Appeal from the Circuit Court of Cook County; the Hon. Anthony
J. Scotillo, Judge, presiding.
JUSTICE CAMPBELL DELIVERED THE OPINION OF THE COURT:
Rehearing denied February 21, 1985.
Defendants, Dorothy V. Waxler and Sidney Markovitz, appeal from an entry of summary judgment in favor of plaintiff, Wil-Shore Motor Sales, Inc., and from the trial court's order granting plaintiff specific performance of an option to purchase certain real property leased by plaintiff. On appeal, defendants contend: (1) that the trial court erred in granting plaintiff's motion for summary judgment; (2) that the court erred in denying defendants' motion for summary judgment; and (3) that the court erred in denying defendant Waxler's motion to dismiss her from the lawsuit.
Initially we note that the plaintiff was granted leave to file an amended complaint naming as party defendants Continental Illinois National Bank and Trust Company of Chicago, a national banking corporation, as trustee under trust No. 52375; Dorothy V. Waxler; John C. Waxler (jointly Waxler defendants); Central National Bank of Chicago, a corporation, as trustee under trust No. 24439 (Central); Sidney Markovitz; Marion Markovitz; Lezli Elizabeth Markovitz; Michael Jay Markovitz; and Rhoda Elvove Markovitz (jointly Markovitz defendants), and other unknown beneficiaries of trust No. 24439. The trial court granted the motion to dismiss John C. Waxler with prejudice, and he is not a party to this appeal. For simplicity, this opinion will refer only to the principal defendants, Dorothy J. Waxler and Sidney Markovitz.
The record discloses that Waxler is the beneficial owner of property located at 611 Greenbay Road in Wilmette. Plaintiff, an Illinois corporation, is engaged in the business of the retail sale of automobiles and leases the above-mentioned premises from Waxler for the operation of its business under two separate 10-year leases beginning in 1961. The second lease, for the period between February 1, 1971, and January 31, 1981, contains a rider with several provisions. One provision requires Waxler to give plaintiff five days prior written notice to correct any defaults before plaintiff will be deemed in default of the lease and Waxler can re-enter the premises. The rider also creates a right for plaintiff to "meet or refuse" any bona fide offer of purchase made to Waxler with regard to the premises. This covenant provides as follows:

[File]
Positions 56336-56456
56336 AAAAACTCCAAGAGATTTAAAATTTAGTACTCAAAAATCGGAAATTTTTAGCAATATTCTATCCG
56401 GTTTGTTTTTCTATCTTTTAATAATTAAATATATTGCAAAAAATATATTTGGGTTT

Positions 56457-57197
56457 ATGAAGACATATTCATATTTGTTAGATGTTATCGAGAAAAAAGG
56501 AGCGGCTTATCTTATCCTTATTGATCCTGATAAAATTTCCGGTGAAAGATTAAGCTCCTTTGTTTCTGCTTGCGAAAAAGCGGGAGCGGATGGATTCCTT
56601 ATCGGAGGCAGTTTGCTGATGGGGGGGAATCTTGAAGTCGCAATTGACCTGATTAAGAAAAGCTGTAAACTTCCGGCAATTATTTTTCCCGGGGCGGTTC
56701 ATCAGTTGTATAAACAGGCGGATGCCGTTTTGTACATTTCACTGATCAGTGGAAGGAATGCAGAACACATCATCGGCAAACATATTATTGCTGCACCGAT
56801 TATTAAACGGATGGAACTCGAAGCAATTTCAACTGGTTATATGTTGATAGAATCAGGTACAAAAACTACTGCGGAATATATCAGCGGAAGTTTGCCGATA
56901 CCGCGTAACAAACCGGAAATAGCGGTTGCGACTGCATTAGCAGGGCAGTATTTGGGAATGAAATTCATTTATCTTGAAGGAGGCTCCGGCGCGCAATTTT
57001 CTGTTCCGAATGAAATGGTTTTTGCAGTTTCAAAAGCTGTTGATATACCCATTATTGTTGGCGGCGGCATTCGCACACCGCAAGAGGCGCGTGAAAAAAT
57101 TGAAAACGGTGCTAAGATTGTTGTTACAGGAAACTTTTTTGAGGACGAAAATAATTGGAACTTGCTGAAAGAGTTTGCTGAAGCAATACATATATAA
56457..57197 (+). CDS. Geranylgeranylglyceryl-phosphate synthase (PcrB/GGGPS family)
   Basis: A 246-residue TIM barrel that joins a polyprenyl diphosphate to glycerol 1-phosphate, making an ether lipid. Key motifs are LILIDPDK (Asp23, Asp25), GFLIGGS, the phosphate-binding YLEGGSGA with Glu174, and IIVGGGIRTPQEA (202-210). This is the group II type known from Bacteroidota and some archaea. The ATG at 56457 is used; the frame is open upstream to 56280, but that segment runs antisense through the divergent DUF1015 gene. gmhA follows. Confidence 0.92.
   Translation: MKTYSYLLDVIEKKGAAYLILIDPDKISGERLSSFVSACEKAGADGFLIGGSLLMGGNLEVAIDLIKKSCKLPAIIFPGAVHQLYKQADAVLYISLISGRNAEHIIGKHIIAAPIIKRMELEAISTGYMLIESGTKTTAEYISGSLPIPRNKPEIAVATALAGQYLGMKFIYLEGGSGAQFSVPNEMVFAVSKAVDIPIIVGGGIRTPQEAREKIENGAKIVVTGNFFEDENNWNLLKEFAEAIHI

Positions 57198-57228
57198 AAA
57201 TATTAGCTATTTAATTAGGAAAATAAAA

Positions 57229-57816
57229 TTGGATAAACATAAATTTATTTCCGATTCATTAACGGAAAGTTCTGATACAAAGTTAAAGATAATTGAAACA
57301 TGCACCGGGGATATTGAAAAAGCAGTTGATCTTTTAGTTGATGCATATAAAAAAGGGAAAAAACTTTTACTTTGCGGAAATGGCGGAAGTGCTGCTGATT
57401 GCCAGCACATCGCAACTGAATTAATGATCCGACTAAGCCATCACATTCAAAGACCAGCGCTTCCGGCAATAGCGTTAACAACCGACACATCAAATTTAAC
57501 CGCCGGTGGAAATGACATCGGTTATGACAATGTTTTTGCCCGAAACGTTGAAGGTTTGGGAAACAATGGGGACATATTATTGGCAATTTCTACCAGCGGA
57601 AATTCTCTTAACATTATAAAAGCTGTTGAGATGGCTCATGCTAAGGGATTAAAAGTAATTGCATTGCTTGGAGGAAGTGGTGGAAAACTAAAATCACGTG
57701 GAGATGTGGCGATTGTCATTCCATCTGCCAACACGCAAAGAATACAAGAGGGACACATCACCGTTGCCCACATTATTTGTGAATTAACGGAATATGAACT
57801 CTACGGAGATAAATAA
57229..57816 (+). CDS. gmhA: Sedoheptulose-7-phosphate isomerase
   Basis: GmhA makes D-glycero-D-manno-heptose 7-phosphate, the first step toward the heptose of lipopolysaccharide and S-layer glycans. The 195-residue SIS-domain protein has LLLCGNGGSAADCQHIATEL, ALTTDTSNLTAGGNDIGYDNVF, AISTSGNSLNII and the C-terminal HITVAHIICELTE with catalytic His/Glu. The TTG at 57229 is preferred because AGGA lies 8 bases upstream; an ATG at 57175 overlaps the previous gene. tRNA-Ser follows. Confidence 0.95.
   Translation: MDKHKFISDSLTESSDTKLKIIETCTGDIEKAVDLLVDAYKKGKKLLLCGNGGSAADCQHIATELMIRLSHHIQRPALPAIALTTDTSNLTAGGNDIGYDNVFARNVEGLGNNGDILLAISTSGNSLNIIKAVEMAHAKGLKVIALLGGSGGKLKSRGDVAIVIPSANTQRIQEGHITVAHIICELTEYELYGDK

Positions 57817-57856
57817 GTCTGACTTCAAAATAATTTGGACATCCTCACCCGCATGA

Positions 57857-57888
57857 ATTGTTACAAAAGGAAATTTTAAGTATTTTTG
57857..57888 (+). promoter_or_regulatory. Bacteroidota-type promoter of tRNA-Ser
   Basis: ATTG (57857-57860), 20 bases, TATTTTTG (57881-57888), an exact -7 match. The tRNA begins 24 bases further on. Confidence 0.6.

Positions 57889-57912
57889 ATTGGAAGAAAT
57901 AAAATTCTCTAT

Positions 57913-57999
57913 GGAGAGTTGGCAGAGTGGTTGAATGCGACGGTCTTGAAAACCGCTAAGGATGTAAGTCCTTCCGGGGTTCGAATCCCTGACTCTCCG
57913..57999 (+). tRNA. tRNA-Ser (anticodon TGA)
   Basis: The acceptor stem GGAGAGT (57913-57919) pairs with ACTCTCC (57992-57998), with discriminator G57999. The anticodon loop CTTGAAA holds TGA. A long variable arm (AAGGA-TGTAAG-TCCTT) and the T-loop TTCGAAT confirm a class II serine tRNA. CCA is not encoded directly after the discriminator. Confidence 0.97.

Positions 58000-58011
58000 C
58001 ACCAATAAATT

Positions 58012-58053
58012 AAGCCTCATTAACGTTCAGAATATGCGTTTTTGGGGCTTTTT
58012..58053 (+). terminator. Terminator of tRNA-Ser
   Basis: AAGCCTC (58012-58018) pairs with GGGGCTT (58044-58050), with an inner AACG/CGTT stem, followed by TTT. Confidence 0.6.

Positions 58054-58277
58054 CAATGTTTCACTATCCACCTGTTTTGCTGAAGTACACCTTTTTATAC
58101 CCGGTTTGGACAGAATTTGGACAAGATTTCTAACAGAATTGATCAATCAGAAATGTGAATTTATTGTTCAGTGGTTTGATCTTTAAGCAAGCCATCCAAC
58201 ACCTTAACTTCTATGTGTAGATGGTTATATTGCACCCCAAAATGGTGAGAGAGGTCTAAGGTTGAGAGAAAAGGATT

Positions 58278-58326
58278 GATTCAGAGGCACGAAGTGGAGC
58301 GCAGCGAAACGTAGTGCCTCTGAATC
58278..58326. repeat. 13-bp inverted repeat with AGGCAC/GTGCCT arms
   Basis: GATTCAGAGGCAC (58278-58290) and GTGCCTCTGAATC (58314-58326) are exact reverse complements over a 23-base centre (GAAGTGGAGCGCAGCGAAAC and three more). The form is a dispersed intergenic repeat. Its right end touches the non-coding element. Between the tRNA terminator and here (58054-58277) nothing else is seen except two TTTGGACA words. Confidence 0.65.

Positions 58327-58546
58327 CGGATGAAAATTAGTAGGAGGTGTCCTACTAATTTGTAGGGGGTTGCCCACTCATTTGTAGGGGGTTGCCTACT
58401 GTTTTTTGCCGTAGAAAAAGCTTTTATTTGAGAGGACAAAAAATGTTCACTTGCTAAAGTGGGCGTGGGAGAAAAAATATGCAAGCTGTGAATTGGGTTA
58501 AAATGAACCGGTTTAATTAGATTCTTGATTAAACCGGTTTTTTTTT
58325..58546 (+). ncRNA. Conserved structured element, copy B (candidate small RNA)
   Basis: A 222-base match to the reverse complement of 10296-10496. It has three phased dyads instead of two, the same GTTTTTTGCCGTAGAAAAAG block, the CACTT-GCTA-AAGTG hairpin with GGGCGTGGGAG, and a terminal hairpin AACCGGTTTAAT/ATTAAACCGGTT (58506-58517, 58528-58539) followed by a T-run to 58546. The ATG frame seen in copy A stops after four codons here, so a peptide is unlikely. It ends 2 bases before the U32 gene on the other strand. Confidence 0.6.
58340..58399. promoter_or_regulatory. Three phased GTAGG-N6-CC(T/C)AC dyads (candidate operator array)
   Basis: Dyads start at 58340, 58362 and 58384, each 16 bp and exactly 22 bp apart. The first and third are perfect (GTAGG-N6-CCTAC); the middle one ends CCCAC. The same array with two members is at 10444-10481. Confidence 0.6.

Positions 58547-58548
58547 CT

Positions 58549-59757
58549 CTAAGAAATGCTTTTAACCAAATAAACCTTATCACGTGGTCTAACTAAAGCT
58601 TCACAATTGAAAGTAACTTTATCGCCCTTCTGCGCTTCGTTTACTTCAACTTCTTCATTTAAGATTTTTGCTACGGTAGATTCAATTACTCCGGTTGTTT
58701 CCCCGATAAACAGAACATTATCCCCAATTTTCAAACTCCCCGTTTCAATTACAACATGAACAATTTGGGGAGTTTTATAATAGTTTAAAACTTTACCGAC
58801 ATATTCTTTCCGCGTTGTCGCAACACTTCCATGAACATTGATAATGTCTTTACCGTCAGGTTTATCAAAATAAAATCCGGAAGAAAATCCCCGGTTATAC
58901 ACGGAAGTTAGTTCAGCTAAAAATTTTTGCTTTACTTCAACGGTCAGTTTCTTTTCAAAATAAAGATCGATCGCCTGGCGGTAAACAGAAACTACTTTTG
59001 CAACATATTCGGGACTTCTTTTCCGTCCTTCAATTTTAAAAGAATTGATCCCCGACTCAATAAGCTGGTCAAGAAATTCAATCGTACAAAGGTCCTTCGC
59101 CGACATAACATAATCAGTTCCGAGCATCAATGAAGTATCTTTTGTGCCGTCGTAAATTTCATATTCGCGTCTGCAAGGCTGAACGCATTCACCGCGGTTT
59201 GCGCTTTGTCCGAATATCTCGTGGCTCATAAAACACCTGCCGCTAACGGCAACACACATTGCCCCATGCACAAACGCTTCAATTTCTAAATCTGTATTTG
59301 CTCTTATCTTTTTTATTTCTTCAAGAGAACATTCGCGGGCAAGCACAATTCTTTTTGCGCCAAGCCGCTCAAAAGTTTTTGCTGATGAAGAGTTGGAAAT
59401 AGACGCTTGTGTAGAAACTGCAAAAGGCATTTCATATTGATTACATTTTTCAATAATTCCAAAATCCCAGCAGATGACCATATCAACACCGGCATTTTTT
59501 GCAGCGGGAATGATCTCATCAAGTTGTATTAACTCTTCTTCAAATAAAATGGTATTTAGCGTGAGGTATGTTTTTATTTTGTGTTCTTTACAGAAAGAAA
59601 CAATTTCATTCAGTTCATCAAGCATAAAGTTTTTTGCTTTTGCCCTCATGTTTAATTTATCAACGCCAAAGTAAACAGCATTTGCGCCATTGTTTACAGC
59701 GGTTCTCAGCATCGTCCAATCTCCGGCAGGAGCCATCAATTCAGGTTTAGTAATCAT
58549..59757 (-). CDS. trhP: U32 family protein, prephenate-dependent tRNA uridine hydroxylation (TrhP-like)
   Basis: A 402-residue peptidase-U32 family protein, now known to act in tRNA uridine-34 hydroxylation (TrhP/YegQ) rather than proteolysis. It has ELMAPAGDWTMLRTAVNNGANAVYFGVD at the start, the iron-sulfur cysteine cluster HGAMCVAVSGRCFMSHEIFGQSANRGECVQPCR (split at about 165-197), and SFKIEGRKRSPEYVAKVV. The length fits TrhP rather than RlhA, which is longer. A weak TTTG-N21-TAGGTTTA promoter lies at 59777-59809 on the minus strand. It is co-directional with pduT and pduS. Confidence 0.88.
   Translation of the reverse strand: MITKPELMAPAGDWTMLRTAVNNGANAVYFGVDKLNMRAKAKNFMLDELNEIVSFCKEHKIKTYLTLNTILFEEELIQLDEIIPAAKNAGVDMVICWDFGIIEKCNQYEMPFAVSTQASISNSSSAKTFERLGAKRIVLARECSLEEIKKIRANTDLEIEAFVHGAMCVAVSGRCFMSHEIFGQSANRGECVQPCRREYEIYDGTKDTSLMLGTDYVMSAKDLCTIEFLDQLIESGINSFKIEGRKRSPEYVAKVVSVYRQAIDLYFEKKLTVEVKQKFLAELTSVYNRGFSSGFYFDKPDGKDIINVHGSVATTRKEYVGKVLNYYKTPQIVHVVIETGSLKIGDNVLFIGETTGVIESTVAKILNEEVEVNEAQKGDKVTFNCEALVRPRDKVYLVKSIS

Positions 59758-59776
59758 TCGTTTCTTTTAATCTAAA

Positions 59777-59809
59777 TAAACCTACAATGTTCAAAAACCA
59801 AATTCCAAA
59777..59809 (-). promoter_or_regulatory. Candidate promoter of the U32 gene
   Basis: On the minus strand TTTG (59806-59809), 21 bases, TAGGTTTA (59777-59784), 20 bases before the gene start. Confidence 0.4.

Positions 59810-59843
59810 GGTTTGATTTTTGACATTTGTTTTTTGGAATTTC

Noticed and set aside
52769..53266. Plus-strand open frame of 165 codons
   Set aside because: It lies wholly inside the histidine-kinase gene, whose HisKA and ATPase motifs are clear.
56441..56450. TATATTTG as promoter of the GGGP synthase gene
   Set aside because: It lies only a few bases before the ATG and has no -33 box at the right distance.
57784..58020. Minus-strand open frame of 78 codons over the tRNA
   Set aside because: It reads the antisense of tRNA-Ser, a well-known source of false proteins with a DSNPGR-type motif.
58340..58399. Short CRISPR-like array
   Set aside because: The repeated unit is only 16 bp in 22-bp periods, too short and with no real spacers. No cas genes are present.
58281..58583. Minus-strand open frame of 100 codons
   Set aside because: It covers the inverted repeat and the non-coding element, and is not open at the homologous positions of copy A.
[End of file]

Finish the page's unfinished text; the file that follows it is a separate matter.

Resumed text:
"In the event the Lessor shall during the term hereof be desirous of selling said demised premises, the Lessor shall first communicate in writing any bona fide offer of purchase to Lessee who shall have the prior right to meet or refuse the terms of said bona fide offer on or before ten (10) days from the date of such written communication provided, always, however, that said prior right to acceptance or refusal is expressly conditioned upon the faithful performance and observance by the Lessee of all the covenants, agreements, and conditions on its part herein contained and the payment to the Lessor of the rent hereby reserved up to the date of the completion of such purchase."
The rider to the lease further provides, in paragraph 4 thereof: